Wednesday, 1 August 2018

Yet more biased coverage from the supposedly impartial BBC

If you want to get an idea of the astounding levels of bias in BBC broadcasting, just consider the disparity in coverage between their wall to wall negative coverage of Jeremy Corbyn attending a Holocaust event eight years ago in which the Jewish Holocaust survivor Hajo Meyer presented a talk called "the misuse of the Holocaust for political purposes", and the absolute silence they've maintained on the fact that three senior Tories, including a government minister (Boris Johnson, Jacob Rees-Mogg, Michael Gove), had meetings with the extreme-right white-supremacist fake news merchant Steve Bannon just last week.

Why is it that the BBC is so desperate to draw the British public's attention to an event that happened eight years ago in an attempt to link Corbyn to the views that were exrpessed there, but so keen to keep the British public in the dark about three of the main front runners to replace Theresa May as Tory leader all holding secretive meetings last week with an extreme-right fake news merchant who told the French neo-fascist Front National to wear their racism as a "badge of honour" and helped unify the swastika-waving "Jews will not replace us" Alt-right maniacs with the Trump campaign.

Defining anti-Semitism

Whether you agree with Hajo Meyer's claims of parallels between the Nazi Holocaust and the treatment of the Palestinian people in Gaza, his statement obviously makes a complete mockery of the IHR definition of anti-Semitism that defines such comparisons as anti-Semitism.

If your definition of anti-Semitism is so warped that it actually categorises survivors of the Holocaust as anti-Semites for equating the suffering they endured in the past with the suffering of Palestinian people in the present, then it's obviously completely messed up, and simply intended as a method of repressing and silencing political criticism of Israel by redefining it as anti-Semitism.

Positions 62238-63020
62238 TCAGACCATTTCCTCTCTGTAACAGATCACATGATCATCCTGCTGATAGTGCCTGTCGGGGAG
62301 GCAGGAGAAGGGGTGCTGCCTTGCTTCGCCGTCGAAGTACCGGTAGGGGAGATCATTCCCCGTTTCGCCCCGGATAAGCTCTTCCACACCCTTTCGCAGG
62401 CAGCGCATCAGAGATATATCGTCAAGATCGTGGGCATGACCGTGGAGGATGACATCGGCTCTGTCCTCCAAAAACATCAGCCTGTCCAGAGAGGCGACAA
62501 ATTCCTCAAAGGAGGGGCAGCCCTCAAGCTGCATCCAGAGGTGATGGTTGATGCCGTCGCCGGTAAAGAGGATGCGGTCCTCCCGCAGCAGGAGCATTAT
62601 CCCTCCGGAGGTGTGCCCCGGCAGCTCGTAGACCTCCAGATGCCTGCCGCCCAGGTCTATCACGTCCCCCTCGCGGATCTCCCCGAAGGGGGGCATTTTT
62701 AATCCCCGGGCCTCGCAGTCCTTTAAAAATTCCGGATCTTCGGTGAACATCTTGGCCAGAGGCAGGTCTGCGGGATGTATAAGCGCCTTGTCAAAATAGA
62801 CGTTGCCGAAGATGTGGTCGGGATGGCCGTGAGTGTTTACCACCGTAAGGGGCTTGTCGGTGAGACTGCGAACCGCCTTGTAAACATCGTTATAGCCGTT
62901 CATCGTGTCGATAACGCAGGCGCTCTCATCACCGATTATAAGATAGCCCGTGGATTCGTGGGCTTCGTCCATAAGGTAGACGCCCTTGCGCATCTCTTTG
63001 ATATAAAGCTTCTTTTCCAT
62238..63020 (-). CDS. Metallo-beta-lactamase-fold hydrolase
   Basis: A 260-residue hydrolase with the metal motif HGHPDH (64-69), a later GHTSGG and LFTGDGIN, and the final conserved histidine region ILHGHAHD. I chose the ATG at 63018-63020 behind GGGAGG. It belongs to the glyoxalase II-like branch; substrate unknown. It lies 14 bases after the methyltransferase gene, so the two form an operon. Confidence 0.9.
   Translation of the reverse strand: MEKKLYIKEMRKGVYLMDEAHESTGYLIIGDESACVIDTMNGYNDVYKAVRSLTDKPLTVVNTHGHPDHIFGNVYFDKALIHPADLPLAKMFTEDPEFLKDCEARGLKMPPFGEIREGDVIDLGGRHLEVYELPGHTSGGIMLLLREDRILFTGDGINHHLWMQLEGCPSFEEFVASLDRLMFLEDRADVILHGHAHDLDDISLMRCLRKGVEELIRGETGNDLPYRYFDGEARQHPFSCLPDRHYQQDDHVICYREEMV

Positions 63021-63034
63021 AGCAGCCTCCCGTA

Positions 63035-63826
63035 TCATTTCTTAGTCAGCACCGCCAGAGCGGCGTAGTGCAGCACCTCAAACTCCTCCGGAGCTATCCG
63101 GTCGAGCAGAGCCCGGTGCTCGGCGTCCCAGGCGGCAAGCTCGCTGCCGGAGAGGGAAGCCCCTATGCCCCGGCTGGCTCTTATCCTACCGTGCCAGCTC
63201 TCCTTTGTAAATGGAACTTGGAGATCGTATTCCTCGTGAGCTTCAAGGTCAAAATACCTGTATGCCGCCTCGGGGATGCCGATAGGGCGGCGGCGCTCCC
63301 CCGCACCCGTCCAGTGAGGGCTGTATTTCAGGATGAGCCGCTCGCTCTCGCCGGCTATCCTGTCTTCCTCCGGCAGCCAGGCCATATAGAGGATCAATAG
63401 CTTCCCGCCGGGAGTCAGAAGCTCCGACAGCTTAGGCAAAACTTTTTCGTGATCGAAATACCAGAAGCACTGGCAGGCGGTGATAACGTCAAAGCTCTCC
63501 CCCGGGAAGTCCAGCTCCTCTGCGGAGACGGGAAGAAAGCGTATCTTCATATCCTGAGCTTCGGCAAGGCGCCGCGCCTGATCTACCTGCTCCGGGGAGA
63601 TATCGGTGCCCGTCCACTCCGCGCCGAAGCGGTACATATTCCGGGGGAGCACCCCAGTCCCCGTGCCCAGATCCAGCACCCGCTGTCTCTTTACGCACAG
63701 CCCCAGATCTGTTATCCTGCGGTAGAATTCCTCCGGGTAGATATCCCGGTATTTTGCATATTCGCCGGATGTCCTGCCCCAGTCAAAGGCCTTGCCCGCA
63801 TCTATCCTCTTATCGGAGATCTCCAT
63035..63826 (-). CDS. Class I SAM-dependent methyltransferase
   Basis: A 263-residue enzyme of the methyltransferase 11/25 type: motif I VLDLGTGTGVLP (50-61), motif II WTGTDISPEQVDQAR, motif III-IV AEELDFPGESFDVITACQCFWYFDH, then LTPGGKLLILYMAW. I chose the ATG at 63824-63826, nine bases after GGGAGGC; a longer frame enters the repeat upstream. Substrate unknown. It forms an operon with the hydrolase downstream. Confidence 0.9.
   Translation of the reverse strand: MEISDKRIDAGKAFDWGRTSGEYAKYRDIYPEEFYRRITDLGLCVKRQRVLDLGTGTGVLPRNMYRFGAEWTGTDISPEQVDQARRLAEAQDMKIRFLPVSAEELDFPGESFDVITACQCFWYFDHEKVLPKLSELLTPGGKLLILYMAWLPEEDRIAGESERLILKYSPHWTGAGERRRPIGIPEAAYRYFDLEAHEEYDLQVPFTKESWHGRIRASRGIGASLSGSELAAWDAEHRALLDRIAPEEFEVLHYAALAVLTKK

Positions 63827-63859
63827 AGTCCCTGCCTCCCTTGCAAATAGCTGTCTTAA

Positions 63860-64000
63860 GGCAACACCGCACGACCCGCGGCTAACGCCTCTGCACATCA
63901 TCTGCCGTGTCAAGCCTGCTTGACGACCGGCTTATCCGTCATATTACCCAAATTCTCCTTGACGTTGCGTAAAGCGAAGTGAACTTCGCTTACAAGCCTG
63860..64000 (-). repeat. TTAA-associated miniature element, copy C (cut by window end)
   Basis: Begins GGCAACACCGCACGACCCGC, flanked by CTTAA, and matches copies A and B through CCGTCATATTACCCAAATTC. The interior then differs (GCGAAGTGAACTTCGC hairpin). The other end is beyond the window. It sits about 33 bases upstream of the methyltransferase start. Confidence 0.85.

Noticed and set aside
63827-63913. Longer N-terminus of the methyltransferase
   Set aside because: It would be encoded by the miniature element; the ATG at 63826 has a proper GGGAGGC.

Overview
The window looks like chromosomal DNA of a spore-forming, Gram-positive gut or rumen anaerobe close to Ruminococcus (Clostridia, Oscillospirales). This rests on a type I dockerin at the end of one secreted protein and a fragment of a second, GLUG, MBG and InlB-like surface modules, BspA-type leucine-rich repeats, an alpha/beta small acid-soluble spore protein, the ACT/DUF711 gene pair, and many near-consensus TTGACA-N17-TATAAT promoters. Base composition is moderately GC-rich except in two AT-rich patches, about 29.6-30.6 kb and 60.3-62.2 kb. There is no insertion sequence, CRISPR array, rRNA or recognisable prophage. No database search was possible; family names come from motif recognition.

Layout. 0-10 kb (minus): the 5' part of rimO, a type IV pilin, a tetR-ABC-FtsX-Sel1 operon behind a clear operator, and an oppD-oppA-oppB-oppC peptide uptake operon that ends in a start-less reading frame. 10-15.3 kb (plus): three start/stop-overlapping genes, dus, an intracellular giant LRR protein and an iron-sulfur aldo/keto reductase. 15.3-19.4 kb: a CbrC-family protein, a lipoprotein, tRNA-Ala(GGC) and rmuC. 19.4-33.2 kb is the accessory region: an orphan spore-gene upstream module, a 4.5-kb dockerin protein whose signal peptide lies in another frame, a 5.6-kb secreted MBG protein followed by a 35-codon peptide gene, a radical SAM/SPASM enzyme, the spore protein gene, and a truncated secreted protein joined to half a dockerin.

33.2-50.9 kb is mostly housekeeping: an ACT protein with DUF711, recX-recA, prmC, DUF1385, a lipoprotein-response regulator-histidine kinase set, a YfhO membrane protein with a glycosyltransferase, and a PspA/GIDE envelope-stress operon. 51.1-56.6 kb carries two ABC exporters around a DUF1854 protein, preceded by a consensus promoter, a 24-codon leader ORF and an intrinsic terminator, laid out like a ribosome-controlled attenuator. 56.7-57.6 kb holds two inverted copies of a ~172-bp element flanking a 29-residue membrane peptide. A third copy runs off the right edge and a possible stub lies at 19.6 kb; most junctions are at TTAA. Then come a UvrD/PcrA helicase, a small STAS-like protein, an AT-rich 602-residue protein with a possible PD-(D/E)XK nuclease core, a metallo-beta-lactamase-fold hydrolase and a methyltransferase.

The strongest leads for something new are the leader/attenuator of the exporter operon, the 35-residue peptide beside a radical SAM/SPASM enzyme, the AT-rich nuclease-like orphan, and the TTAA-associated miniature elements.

Any definition of anti-Semitism that allows non-Jewish supporters of the Israeli occupation to silence and banish Jewish people who are opposed to the Israeli occupation from the Labour party clearly has nothing to do with combating anti-Semitism, and everything to do with policing political speech in order to prevent criticism of the Israeli government.

And anyone who thinks that Corbyn sharing a stage with a Jewish Holocaust survivor eight years ago is somehow far more newsworthy than three very senior Tory MPs colluding with a vile extreme-right fake news merchant just last week, well they must be absolutely cracked, mustn't they?

Why is the BBC so skewed?

Under enormous pressure from the mainstream media Jeremy Corbyn has actually issued an apology for attending the event eight years ago because, in his words, views were expressed there that he didn't "accept or condone". However absolutely no pressure whatever has been applied to Boris Johnson, Jacob Rees-Mogg, or Michael Gove to apologise for colluding with a bigoted extreme-right fake news merchant just last week.

There are several big reasons for this staggering disparity. The first is Corbyn and Labour's naive attempts to actually deal with the anti-Semitism allegations by conducting inquiries, consulting, debating, and expelling those who are found guilty of anti-Semitism.